If you’ve never had an intrusive thought, it’s hard to imagine. These are thoughts that appear, unbidden and undesired, and that (in my experience) are immune to the techniques I usually use to stop thinking. I guess the best way to describe it is the example of “Don’t think about a pink elephant.”
Stop thinking about that pink elephant.
You’re not thinking about a pink elephant, are you?
(The theory is that when someone says all this, the listener–reader–will start having unbidden thoughts about pink elephants and be unable to stop.)
That doesn’t really convey it, but it’s a start. Anyway, my experience of intrusive thoughts are that they’re not like regular thoughts. Then again, I hadn’t had them since…before I went on meds. I used to have intrusive thoughts about running into the street, or biting down on a wine glass, to the point where I’d walk close to buildings, so that there were other people between me and the street.
By now, you’re wondering what this has to do with living the mess…
Last November, I had a routine mammogram, and something showed up. Nothing big, just a spot that seemed to have grown a bit since the previous year. They did an ultrasound the same day and found nothing, then recommended I return in six months for a follow up. My GP is a bit of what I call an arsonist firefighter, someone who (unintentionally) creates fear so that he can be the one to provide reassurance. He said, “Let me worry about it. Don’t you worry about it — just go live your life.” Yeah, right, especially with that comment.
The follow-up screening is in three weeks. For five months, I’ve had intrusive thoughts about what it might show. It’s not like I haven’t been through this before: In the past decade, I’ve had two surgical biopsies and three core biopsies, and nothing dangerous has shown up — but that’s a whole story in itself, and all but one were tied to my past Sick Identity. Intuitively and logically, I don’t think there’s anything to worry about. But intrusive thoughts aren’t logical and they don’t come from the intuition.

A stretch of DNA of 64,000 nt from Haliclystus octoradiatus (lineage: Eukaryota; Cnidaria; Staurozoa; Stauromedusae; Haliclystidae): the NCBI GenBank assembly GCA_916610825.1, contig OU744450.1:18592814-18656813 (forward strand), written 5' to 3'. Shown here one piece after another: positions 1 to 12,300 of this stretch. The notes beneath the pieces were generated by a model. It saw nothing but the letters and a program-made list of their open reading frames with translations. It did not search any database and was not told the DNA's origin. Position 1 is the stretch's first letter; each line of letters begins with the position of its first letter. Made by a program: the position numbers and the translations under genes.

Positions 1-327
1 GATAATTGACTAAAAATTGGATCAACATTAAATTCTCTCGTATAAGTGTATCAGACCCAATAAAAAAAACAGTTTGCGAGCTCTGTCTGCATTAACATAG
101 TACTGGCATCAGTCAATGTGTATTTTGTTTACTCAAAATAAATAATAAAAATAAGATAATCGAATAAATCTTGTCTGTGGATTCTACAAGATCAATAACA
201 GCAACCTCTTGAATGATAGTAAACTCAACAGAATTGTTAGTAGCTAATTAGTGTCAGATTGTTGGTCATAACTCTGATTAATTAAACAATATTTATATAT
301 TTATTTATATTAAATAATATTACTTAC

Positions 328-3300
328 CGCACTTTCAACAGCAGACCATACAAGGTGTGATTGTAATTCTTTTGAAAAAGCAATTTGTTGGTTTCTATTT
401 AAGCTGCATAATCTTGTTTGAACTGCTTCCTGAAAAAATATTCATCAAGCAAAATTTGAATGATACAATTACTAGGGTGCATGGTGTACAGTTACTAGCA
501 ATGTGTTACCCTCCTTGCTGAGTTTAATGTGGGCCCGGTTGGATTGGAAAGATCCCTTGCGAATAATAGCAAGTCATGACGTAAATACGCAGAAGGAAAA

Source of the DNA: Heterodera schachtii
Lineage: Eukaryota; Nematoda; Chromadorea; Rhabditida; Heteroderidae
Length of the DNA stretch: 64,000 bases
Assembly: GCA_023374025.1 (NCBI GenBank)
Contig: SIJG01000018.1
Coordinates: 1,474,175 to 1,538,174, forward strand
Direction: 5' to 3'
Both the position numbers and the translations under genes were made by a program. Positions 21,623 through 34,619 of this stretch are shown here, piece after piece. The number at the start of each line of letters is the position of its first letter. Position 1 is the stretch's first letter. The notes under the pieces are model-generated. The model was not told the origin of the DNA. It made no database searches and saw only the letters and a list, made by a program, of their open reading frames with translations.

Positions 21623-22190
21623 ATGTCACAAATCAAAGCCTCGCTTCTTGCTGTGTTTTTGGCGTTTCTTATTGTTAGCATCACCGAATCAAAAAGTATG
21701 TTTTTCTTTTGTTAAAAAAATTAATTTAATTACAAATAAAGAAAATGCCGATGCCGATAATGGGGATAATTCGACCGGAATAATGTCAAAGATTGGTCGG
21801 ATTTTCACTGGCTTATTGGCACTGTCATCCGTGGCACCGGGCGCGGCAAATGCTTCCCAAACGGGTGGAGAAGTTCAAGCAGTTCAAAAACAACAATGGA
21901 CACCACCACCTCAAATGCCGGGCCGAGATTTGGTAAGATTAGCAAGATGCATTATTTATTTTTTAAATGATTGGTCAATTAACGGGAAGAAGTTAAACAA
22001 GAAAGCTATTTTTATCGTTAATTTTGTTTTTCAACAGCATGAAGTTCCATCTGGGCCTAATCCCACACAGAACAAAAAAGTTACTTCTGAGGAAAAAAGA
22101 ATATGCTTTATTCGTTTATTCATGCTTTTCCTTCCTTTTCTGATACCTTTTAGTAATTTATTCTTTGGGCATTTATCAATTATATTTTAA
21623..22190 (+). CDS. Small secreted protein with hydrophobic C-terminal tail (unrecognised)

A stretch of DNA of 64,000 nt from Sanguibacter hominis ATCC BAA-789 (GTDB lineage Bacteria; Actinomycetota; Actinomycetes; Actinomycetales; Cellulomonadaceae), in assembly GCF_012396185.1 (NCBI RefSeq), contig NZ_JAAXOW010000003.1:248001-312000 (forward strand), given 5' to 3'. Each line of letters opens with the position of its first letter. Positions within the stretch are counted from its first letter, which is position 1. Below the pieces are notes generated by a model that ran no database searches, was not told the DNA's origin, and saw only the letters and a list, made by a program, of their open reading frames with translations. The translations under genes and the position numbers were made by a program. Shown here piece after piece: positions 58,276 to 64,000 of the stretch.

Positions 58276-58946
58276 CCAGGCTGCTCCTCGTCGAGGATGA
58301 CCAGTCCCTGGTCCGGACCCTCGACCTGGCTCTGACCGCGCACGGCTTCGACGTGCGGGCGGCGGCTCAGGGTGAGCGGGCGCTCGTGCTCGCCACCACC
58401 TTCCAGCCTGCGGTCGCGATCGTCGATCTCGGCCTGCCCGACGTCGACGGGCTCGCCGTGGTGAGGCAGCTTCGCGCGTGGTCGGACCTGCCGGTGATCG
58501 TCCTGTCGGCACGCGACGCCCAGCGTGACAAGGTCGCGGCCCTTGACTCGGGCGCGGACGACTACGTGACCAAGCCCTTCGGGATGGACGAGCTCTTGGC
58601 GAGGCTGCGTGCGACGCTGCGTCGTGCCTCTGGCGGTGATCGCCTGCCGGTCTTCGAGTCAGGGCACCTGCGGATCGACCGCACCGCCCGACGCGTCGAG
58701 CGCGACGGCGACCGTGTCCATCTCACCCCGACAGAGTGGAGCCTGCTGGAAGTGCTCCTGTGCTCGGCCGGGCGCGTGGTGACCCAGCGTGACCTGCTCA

Finally, I found something that gave me some relief, in Tara Brach’s book Radical Acceptance. I started accepting that I was having these thoughts. Rather than try to push them away or down, I just let them be, without saying they were right or true (or wrong or false). The more I resisted the intrusive thoughts, the more I tried to push them away, the harder they came back. The more I beat myself up for having them, the more suffering I created. The thoughts are bad enough; why add a layer of guilt?
I also started doing Pac Man-type visualizations, as well as visualizing light coming in and dissolving whatever’s there (cyst, calcium deposit, etc). And, for good measure, I’ve visualized it getting smaller. I’ve bathed myself in light (I do that at least once a day, often several times), and I’ve focused on what an enormous relief it will be when technicians says they don’t see anything, and I can go home.
I’m writing about this because it’s where I feel a lot of spiritual teachings don’t help. The idea that I should be able to let go of any thought, on command — I’m pretty good with that most of the time, but these are different. The idea that I should only focus on the positive, or on the desired outcome — that’s not so easy. The idea that if we just think happy thoughts, our bodies will always be healthy — that’s just another form of judgment, couched in ‘spiritual’ language. Positive thoughts feel better than negative thoughts, and it’s true that they’re healthier for the body, but when people say, “Just think happy thoughts, just visualize the positive,” what’s unspoken is a form of shaming.
That said, I believe that whatever comes up in our lives is what we need for spiritual growth in the moment. Having been through financial hardship and hunger in a way I never thought I’d be able to endure, much less embrace, I know I can accept each moment, whatever it holds.
For now, though, I really hope that future-moment holds health.
One other technique just occurred to me: These thoughts are coming up to be released. So I can acknowledge them, thank them for how they’ve served me in the past (keeping me vigilant when I thought my health might be in danger, when I needed others to take care of me)…and consciously release them.
But I’m still doing the Pac Man.